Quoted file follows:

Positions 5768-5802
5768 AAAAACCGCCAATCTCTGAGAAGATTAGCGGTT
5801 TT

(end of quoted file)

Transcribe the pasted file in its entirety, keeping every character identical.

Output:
Positions 5768-5802
5768 AAAAACCGCCAATCTCTGAGAAGATTAGCGGTT
5801 TT